Chief Executive Officer
Comtech’s Products Enable Soldiers To Stay In Touch
BY KEVIN HARLIN
IINVESTOR’S BUSINESS DAILY
Sometimes, the saying goes, it’s better to be lucky than good. Better still is to be both.
The U.S. military’s ongoing operations in Iraq and other remote parts of the globe have driven demand for all sorts of communications technologies.
That’s fortuitous for Comtech Telecommunications. (CMTL) It makes equipment such as modems that can cram more data through congested satellites and systems that can bypass those orbiting communications platforms altogether by bouncing signals off the Earth’s lower atmosphere. That has brought major new contracts with the U.S. military, an endorsement that opens doors to even more contacts with other nations and their armed forces. But the Melville, N.Y.-based company has done more than just be in the right technology space at the right time, says James McIlree, an analyst with C.E. Unterberg.
“They’ve done a very good job at keeping their product line fresh. And these guys have been very good at leading the market in product development,” he said. “I think they’ve been skillful as well as lucky, and that’s what you hope for.”
Comtech makes a range of hardware used by satellite systems integrators, communications service providers, defense contractors and oil companies. Earnings were down in its fiscal first quarter, hurt by lower sales in two of its three business areas: mobile data communications and radio frequency microwave amplifiers. For the quarter ended Oct. 31, it posted $10.8 million in earnings, or 41 cents per share, down from $11.5 million, or 43 cents per share, a year earlier. Revenue fell 8.9% to $97.1 million.
The results were enough to cheer investors. Analysts surveyed by Thomson Financial had expected earnings per share of 33 cents on $92.4 million in revenue. Company executives couldn’t be reached for comment. But in a December conference call, they said backlog had grown to $210.4 million in the first quarter, from $186 million three months earlier. Comtech told investors to look for $1.86-$1.88 per share in 2007 on $440 million-$450 million in revenue. In 2006, the company saw earnings per share of $1.72 on $392 million in revenue. Leading the charge is the company’s telecommunications transmission segment, which includes satellite communications systems, line-of-site radio systems and the over-the-horizon troposcatter modems.
Since May, the Defense Department has paid the company $34 million to upgrade 220 of the the military’s AN/TRC-170 terminals, a decades-old, over-the-horizon communications system that’s pulling heavy duty in Iraq. Earlier this month, the company announced another $4.3 million contract with a military subcontractor to help install $155,000 upgrade kits, service them, and train personnel on their use. Tropo systems are used in places where terrain makes traditional line-of-sight radio transmissions impossible. By bouncing signals off the troposphere — the layer of dense air about seven miles up — signals can travel about 150 miles, much farther than traditional radio systems. And Comtech’s upgrades increase the bandwidth from a few megabits per second to 16 megabits.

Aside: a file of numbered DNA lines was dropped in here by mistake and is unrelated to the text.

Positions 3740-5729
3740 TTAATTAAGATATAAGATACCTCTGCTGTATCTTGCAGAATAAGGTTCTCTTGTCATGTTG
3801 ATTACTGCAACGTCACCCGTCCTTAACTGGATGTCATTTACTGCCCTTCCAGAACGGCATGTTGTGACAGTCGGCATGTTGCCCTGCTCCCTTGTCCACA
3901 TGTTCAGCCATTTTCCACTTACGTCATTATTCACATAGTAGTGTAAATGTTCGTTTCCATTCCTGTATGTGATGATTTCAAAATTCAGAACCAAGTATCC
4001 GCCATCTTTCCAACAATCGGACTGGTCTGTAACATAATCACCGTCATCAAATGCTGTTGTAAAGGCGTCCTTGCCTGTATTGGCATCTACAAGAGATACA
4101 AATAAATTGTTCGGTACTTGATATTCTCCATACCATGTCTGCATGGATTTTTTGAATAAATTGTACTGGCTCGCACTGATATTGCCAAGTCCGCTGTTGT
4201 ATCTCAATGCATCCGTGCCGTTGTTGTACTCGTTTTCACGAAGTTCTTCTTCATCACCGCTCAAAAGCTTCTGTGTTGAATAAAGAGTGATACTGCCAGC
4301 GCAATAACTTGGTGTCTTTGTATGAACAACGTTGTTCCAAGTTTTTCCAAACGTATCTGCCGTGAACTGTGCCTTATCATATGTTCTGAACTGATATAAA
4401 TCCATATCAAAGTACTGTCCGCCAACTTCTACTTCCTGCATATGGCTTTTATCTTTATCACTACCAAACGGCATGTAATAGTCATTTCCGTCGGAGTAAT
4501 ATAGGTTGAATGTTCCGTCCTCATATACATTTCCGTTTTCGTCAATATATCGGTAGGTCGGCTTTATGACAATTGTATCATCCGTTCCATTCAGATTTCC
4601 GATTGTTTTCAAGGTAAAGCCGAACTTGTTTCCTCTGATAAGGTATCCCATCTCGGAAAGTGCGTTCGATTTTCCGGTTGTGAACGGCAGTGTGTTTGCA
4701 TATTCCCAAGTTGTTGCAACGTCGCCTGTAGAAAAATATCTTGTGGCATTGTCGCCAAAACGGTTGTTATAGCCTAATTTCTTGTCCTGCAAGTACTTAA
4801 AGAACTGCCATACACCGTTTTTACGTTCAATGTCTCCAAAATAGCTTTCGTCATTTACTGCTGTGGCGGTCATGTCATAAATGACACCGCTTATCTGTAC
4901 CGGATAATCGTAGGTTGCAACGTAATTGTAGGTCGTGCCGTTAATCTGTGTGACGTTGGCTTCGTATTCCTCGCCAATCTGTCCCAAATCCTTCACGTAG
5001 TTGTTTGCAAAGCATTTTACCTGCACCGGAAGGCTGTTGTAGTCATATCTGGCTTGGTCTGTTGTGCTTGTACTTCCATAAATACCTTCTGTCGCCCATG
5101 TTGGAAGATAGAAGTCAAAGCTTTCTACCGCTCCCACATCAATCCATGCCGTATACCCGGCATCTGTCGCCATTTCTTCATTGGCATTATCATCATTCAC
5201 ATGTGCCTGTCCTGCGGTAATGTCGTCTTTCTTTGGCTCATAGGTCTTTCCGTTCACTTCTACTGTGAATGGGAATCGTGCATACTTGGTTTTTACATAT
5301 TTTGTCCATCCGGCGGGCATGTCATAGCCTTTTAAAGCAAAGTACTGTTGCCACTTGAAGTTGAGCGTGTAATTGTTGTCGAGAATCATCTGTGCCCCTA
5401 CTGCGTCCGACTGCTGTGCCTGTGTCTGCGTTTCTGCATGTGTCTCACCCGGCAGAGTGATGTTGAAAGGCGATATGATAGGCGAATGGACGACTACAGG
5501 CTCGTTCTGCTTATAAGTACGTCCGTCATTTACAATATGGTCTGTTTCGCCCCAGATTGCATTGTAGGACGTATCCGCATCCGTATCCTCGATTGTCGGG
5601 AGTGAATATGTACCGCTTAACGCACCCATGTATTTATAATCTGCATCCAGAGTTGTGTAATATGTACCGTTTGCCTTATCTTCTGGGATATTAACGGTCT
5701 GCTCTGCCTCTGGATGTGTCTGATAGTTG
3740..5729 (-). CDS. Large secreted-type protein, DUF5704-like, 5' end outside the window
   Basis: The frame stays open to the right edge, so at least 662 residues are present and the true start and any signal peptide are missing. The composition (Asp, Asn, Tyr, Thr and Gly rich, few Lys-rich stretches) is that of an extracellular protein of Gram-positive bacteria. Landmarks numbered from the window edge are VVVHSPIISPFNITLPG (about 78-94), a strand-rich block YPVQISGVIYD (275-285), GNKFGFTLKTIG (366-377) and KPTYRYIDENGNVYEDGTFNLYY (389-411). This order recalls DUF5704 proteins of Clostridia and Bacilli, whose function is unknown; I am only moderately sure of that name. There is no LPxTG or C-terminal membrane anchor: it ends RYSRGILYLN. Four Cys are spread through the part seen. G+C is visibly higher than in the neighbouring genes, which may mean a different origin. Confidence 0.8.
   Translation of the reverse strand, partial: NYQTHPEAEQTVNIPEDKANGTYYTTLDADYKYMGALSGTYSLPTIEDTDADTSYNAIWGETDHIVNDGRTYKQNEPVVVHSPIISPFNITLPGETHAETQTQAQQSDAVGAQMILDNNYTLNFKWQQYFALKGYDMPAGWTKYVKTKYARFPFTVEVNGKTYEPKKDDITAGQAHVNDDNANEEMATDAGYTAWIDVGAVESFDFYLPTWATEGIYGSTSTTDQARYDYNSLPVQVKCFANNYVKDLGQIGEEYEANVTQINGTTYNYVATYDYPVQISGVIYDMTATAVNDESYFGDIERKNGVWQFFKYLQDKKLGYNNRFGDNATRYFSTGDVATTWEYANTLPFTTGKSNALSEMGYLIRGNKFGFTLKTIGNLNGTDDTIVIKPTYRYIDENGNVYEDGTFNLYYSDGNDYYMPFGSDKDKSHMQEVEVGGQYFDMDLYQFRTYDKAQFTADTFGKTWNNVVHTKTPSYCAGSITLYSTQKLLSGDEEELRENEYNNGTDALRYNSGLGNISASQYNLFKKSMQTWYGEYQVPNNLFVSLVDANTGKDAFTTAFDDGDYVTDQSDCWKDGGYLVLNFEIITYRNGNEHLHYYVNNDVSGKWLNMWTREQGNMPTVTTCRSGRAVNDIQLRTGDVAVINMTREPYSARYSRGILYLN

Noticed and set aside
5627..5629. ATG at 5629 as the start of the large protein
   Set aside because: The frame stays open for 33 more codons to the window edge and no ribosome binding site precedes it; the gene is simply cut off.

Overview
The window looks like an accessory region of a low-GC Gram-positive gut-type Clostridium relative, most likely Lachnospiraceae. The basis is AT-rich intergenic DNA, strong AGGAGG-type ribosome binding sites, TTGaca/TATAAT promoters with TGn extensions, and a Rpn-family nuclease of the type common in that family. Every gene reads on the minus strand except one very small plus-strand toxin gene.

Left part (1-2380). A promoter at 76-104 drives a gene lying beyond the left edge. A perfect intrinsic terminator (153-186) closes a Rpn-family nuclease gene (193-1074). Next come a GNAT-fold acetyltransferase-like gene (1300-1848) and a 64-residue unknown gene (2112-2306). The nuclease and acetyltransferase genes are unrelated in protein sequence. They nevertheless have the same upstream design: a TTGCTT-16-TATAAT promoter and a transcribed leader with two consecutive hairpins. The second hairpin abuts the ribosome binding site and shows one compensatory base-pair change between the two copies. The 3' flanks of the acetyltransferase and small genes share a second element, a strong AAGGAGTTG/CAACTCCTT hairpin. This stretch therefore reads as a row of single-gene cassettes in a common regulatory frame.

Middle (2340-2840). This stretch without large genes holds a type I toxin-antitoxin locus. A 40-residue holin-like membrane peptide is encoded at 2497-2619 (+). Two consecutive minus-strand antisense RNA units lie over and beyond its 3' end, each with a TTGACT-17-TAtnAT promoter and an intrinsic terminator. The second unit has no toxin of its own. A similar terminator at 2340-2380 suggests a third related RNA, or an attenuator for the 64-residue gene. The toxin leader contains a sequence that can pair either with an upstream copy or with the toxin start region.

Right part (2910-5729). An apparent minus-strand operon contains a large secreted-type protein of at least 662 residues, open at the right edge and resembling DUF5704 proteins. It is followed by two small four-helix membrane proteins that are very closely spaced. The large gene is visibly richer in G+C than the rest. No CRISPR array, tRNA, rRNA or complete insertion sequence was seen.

While satellite bandwidth is expensive, the troposphere is free. And, the company said, its systems are much more secure than satellite transmissions. Comtech didn’t invent troposcatter transmission. A similar principal allows AM radio signals to cover longer distances at night by bouncing off the atmosphere. Defense contracting giant Raytheon (RTN) developed the AN/TRC-170 system in the 1970s. It was deployed heavily in the first Gulf War. But the military didn’t fully embrace it again until the Iraq War, as the demands of data-intensive modern warfare strained satellite communication systems.
Comtech is near the end of a multiyear, $77 million communications project with a North African nation that it has not identified. The company said it expects more contracts from that nation for later stages of the project. Mark Jordan, an analyst with A.G. Edwards, says the project involves linking together a radar network around that country’s borders. He says the next installment could be worth another $40 million. There are other business opportunities within that unnamed nation too, Jordan says. There’s more business to be had in places such as Libya, which Jordan speculates has aging troposcatter communications infrastructure. After turning away from its terrorist past, the country is open for business again.
Don’t forget the price of oil, McIlree says. While small in scale compared with the military business, Comtech’s technology is in demand to keep distant offshore oil- drilling platforms in contact.
“Right now, I think the greater opportunity is in the military side,” McIlree said. “But with oil, there’s pretty good demand for that also.”
Comtech has also been an aggressive acquirer, picking up technologies and finding markets for them. In the first quarter, it completed a $2.7 million acquisition of Insite Consulting. While that software company contributed little to first-quarter results, Comtech picked up a new product — a software system being developed for NATO to allow tracking of friendly forces on the battlefield via satellite.
But it’s the U.S. military’s renewed embrace of troposcatter communications that’s serving as a sort of Good Housekeeping seal of approval as Comtech shops the technology to other nations. “Having the U.S. Army doing this is a significant plus from the credibility standpoint,” Jordan said. “I think to some extent they were running into potential customers saying, ‘Well if it’s so great, why isn’t your country using it?’ “